After More Than A Decade In Business, Beauty Bakerie Expands From Makeup To Skincare
Known for its sweetly named makeup products, Beauty Bakerie is expanding into skincare for the first time since its debut over 10 years ago.
Staying within the brand’s food theme, its new collection includes Milk, Sleep, Repeat Glycolic Facial Cleanser; Don’t Be Chai Tea Toner; Coffee Break AHA + BHA Exfoliating Facial; Better Half My Creamer Hydra-Rich Facial Moisturizer; and Our Daily Bread Deep Cleansing Konjac Sponges. Priced from $18 to $30, the skincare products are available on Beauty Bakerie’s and Target’s websites. They’ll be at Target stores soon. Beauty Bakerie is currently sold in over 2,000 doors, including at Ulta Beauty, Nordstrom, Morphe and Target.
Founder Cashmere Nicole has different beauty priorities at 38 years old than she did at 27 years old, when she launched Beauty Bakerie, and those shifting beauty priorities inspired the brand’s latest launch. Nicole says, “When I started this brand over a decade ago, I was younger, I was all about a caked face. I love makeup, do not get me wrong, but now I’m at the age where I also consider my skincare a lot more than I wish I would have back then.”
The pandemic played a part also. When everything slowed down during lockdown, Nicole finally had time to try the foot masks her employees recommended and establish a proper skincare routine. “I would say most CEOs don’t take a break, and we don’t take out time for ourselves,” she says. “So, skincare was really me graduating to another level in my life and to another level of awareness of myself when it comes to what I need to be able to be there for everyone else that relies on me.”
Similar to the rest of Beauty Bakerie’s vegan, cruelty-free selection, which encompasses hundreds of units by Nicole’s estimate, the brand’s skincare products focus on performance and health. She says, “My approach with skincare is the same way I’m looking and scrutinizing everything that I possibly can to make sure that what we’re putting out there is what should be on your body.”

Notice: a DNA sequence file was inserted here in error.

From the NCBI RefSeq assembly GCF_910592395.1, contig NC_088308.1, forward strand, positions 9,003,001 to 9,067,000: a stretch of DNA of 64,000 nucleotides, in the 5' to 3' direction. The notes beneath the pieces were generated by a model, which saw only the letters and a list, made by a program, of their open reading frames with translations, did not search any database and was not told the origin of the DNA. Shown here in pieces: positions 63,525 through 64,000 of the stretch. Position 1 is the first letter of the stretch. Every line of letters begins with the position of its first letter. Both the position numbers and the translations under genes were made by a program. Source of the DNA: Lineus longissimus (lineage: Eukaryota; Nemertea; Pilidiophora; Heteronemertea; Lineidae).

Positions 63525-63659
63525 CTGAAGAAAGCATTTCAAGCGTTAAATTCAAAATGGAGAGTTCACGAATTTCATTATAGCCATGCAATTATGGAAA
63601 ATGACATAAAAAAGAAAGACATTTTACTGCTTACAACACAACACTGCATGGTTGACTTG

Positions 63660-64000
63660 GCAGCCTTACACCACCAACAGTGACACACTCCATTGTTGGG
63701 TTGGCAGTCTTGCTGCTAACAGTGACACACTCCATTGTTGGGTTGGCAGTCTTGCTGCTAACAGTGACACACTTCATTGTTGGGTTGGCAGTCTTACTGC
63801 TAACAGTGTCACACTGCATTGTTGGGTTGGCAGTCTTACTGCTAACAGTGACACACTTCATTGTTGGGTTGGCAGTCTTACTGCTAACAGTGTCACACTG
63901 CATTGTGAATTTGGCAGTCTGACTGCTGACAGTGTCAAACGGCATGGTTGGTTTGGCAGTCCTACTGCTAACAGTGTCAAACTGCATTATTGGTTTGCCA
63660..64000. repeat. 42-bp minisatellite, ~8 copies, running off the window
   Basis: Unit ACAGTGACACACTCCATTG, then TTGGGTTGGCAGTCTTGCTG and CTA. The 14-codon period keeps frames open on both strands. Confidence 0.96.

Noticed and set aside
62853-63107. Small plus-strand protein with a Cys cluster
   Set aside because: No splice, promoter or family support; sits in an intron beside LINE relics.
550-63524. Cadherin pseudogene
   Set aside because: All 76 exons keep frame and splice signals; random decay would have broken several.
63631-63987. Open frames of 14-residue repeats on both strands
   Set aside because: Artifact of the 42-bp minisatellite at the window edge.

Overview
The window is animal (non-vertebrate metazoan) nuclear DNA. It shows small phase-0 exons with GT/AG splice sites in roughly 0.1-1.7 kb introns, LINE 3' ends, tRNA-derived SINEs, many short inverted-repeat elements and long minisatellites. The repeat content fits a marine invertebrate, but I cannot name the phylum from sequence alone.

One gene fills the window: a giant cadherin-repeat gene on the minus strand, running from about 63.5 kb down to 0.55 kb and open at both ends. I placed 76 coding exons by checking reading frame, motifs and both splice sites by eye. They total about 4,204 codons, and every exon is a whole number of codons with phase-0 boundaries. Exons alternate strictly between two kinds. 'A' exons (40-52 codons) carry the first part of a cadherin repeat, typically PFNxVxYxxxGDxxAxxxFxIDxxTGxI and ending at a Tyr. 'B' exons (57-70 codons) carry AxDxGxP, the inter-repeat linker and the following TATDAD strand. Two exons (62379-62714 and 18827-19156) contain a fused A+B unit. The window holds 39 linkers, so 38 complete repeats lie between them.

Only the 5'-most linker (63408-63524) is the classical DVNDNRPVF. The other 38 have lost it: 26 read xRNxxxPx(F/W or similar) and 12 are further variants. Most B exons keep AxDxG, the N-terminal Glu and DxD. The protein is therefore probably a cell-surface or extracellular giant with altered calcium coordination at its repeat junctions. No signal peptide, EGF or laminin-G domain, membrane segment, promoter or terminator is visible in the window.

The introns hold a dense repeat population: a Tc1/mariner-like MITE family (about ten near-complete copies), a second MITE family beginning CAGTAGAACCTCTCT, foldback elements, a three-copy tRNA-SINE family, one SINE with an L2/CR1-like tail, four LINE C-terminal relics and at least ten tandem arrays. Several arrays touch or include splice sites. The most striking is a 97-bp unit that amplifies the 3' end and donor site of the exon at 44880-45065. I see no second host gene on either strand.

Nicole’s focus on health comes from a personal place. She started Beauty Bakerie after being diagnosed with breast cancer and embarking on a journey to overhaul what she was using on her body and in it. She reflects, “When I’d eat breakfast, there was always lipstick on my fork and on my straw, and I thought to myself, ‘Was I eating the cancer?’ You never know what was in those makeup products. So, that led me to say I want my ingredients to be healthy. I want them to be nontoxic, and I don’t want them to be carcinogenic.”
Beauty Bakerie’s smudge-proof Lip Whip was her solution. “I really wanted a product that goes on and stays on,” she says. “It shouldn’t be on your fork, it’s not forkstick. It shouldn’t be on your straw, it’s not strawstick. It’s lipstick, it needs to go on your lips and it needs to stay on your lips.” The product remains the brand’s most popular offering, followed by its Flour Setting Powder and Blending Egg Beauty Sponges.
Backed by Unilever Ventures, Beauty Bakerie is by no means an overnight success. When Nicole initially had the idea for the brand, she says she made a pact with God that she would dedicate five years to building it. If the company wasn’t making money by that point, she would continue her day job as a nurse or move on to something else. Six months before her self-appointed deadline, Beauty Bakerie took off on Instagram. The post was simple. Nicole recalls, “Someone put on the Lip Whip, smudged their lips harder than you could imagine, showed their hand, and it didn’t come off.”
Beauty Bakerie’s early viral moment was prior to content feeds being saturated by its liquid lipstick competitors like Kylie Cosmetics and ColourPop. The comparatively uncompetitive market contributed to Beauty Bakerie getting visibility on social media, reasons Nicole. The brand went viral again in 2018 for numbering its Cake Mix Foundation from the darkest shade to the lightest.
The brand has received an added boost from celebrities. Cardi B and Kehlani are supporters, and Beyoncé featured Nicole’s breast cancer journey on her website in 2016. The singer is a regular Lip Whip wearer.
Today, the Beauty Bakerie customer, who the brand refers to as “sweetie,” is interested in a real connection with the brand through social media, according to Nicole. For that reason, she doesn’t sway from political posts or from speaking up about social justice issues. “We’ve been dubbed before as activists in makeup because I speak up about children in cages at the border, I speak up that Black Lives Matter because we do, I speak up because these are lived experiences,” she says. “It’s been terrifying to use my platforms and go out there and defend people that I may never know, may never meet, but it really earned us our spot with our customer base and being credible at being true altruistic players in the beauty space.”
Although she’s been entrepreneurial since she was 9 years old, Nicole only considered herself a true CEO after navigating the pandemic and subsequent global supply chain crisis. “I’ve had imposter syndrome before, where it’s like I’m really just somebody that was creating at home and it took off one day,” she says. “But now I would say I can run with the best of your CEOs. I will never question my ability to be in this role ever again. I absolutely know I’m where I’m supposed to be.”